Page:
On reflection, this may be all that all rights are: the practical result of a balance of power. Why do we have the “right” to vote? Because voting is a proxy for combat. Rather than spill a lot of blood over every political disagreement, potential combatants realized it is easier and less destructive to count up the number of combatants on each side and award electoral victory to the likely winner of a real battle: same result, far fewer casualties, even for the winners. But this logic only pertains to those who might actually show up on the field of battle. There is a reason that membership in the state militia used to be a prerequisite for voting in America.
Rights, it appears, belong to those strong enough to enforce them. There are occasional times, such as in the former United States, where those in charge have the conviction and curiosity to permit rights to those weaker than themselves, but those times are fleeting, as the inheritors of such noble sentiments are rarely so noble themselves.
You are walking through the woods when you come upon a grizzly bear. It sees you and draws near. Whatever you’re able to do in the next few moments constitute the full the extent of your “natural rights” in this world. Everything else is a privilege.
The Left is successful at pushing its cultural agenda because, unlike the mainstream Right, its ideology is guided by a very simple principle: equality/inclusion. The libertarian sort of right-wingers have freedom as an ideal, but cultural conservatives only have a convoluted mess of post hoc rationalizations. You’ll notice that the Right’s “freedom” agenda has fared mush better over the years than its cultural agenda.
To analyze this thing on the basis of specific issues is to miss-the-forest-for-the-trees. When it comes to specific issues, the Left is just as full of convoluted rationalizations as the Right, but their rationalizations flow out of their prior commitment to their egalitarian first principles.
I’m not saying that leftist egalitarianism flows primarily out of some dutiful, disinterested adherence to principle. Most are just following their innate inclinations, but they are helped in doing so by the fact that their thought leaders have provided them a coherent moral justification for their interests. The leaders on our side have failed to give us the same.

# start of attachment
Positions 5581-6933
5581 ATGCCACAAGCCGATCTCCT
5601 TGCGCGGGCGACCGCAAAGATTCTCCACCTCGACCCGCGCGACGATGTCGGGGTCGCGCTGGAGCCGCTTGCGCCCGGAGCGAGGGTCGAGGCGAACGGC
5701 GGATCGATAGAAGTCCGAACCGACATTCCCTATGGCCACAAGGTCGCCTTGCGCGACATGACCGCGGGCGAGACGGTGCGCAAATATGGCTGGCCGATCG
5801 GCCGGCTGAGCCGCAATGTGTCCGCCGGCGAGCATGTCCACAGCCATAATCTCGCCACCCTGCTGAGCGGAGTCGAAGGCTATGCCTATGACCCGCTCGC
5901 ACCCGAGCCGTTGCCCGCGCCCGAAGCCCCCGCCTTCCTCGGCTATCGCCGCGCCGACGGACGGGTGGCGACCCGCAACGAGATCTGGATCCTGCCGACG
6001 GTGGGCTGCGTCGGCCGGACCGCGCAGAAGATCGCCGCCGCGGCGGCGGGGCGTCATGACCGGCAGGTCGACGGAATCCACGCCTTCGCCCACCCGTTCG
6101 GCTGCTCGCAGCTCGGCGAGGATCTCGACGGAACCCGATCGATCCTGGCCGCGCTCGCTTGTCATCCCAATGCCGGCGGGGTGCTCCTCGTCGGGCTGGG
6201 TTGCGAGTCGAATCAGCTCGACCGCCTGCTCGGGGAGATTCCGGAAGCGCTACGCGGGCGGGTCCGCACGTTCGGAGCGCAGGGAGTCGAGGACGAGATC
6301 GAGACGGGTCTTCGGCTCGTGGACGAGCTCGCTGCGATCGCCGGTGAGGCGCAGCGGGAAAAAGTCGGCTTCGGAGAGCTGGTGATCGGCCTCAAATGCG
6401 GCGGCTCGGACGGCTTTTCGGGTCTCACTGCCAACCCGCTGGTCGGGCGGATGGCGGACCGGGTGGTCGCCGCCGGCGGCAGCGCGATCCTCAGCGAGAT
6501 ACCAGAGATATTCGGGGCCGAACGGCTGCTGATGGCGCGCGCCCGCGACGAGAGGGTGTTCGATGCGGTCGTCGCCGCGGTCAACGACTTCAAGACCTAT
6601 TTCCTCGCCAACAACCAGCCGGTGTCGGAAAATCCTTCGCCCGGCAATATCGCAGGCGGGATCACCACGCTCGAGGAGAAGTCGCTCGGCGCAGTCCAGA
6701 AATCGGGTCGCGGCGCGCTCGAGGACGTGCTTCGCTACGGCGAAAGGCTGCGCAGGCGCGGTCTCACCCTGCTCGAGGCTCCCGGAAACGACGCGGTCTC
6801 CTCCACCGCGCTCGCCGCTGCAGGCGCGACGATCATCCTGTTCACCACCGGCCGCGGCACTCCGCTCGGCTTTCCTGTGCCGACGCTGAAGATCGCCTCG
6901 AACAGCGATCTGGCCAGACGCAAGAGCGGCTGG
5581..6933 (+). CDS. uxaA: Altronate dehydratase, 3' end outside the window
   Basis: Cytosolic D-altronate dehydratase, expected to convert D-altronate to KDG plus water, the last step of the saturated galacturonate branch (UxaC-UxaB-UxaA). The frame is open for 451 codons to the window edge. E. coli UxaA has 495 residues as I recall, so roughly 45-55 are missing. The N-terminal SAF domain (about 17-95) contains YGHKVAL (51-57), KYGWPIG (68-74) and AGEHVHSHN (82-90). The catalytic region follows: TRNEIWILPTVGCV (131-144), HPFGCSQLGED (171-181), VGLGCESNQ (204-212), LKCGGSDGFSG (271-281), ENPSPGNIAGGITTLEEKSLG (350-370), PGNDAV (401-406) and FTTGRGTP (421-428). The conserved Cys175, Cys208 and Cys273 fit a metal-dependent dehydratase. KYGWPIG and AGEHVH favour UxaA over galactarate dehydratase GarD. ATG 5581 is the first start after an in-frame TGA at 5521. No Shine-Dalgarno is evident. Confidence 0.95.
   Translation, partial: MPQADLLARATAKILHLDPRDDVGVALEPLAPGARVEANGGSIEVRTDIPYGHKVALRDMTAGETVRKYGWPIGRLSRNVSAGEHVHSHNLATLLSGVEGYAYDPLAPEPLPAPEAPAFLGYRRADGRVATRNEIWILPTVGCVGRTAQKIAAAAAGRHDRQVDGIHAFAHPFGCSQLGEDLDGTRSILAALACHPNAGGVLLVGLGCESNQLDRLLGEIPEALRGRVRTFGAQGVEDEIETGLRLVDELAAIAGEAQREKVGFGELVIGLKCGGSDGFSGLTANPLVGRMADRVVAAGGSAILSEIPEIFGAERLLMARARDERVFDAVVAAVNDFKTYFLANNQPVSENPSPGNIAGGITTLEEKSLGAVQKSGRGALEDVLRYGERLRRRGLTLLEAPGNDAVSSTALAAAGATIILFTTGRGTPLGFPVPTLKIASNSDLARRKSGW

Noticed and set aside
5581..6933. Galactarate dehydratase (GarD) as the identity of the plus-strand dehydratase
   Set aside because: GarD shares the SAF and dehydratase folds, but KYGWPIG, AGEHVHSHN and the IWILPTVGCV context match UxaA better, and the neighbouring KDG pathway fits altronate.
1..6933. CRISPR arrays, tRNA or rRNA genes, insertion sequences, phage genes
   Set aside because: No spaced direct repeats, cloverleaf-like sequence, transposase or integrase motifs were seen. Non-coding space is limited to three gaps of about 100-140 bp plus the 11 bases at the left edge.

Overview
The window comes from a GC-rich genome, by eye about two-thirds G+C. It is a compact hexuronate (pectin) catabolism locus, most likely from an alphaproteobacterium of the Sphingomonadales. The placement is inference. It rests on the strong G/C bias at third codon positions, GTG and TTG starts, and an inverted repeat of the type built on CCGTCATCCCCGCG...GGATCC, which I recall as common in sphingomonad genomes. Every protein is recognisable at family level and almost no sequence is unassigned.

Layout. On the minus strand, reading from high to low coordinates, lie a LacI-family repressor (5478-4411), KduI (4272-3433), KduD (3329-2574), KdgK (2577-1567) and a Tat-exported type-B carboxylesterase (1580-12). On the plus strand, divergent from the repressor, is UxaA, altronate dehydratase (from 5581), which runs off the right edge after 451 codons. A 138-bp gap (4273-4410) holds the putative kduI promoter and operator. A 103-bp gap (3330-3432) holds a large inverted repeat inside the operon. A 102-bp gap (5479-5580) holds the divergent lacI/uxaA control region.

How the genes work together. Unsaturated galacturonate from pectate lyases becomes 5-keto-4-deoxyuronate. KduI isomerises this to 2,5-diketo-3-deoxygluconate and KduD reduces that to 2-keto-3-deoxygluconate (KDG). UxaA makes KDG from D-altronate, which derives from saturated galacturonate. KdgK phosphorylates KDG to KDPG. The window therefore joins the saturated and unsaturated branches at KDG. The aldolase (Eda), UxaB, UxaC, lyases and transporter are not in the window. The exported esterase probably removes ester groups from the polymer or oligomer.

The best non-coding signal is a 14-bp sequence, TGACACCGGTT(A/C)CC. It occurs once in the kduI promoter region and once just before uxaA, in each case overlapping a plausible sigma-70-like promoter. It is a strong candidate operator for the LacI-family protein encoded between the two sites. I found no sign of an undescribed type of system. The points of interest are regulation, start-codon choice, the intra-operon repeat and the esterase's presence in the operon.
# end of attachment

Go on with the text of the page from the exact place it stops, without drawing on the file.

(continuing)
Incidentally, this is why Trump’s America First messaging was successful. It provides a similar simple message grounded in an easily comprehensible concept of putting the interests of American citizens before the concerns of everyone else.
A major failing of many high-IQ people is the tendency to argue against and over-complicate simple truths. There is a conceit that everything is open to challenge and debate when many things are not.
Consider the following statements:
Men prefer women who are prettier.
Women prefer men who earn more money.
A man contributes the sperm and a woman contributes the egg.
Not all people are equally smart or beautiful.
People are born smarter or duller, and smart kids usually turn into smart adults.
Smart parents tend to have smart kids.
People don’t want to live near crime.
If crime is not punished, there will be more crime.
Most people are comforted by religion.
Advanced societies tend to have smarter people than primitive societies.
Certain types of people are better at certain types of jobs.
All of these statements are basic truisms across time and place. Most people around the world (past and present) know these things. They are pretty close to immutable laws. They don’t call for debate and or endless footnotes. They aren’t a challenge. They are just examples of the terms of human reality. The sooner you can accept these and many other little realities, the sooner you can get to the important business of succeeding in the framework that we have.
And yet it seems many modern, high IQ people are drawn to want to argue and modify things like these. Many high IQ people get stuck unproductively or even destructively trying to fight the terms of our reality. This or that part offends them.
They do not grasp the lesson of King Canute, or do not understand that so much of what they see as a challenge is simply beyond their power to change.
Parenthetically, I know it’s a variation on Lord Tennyson. Improve on Tennyson? The audacity of an epigone. Really though, with out the rest of its context, the phrase flows better this way.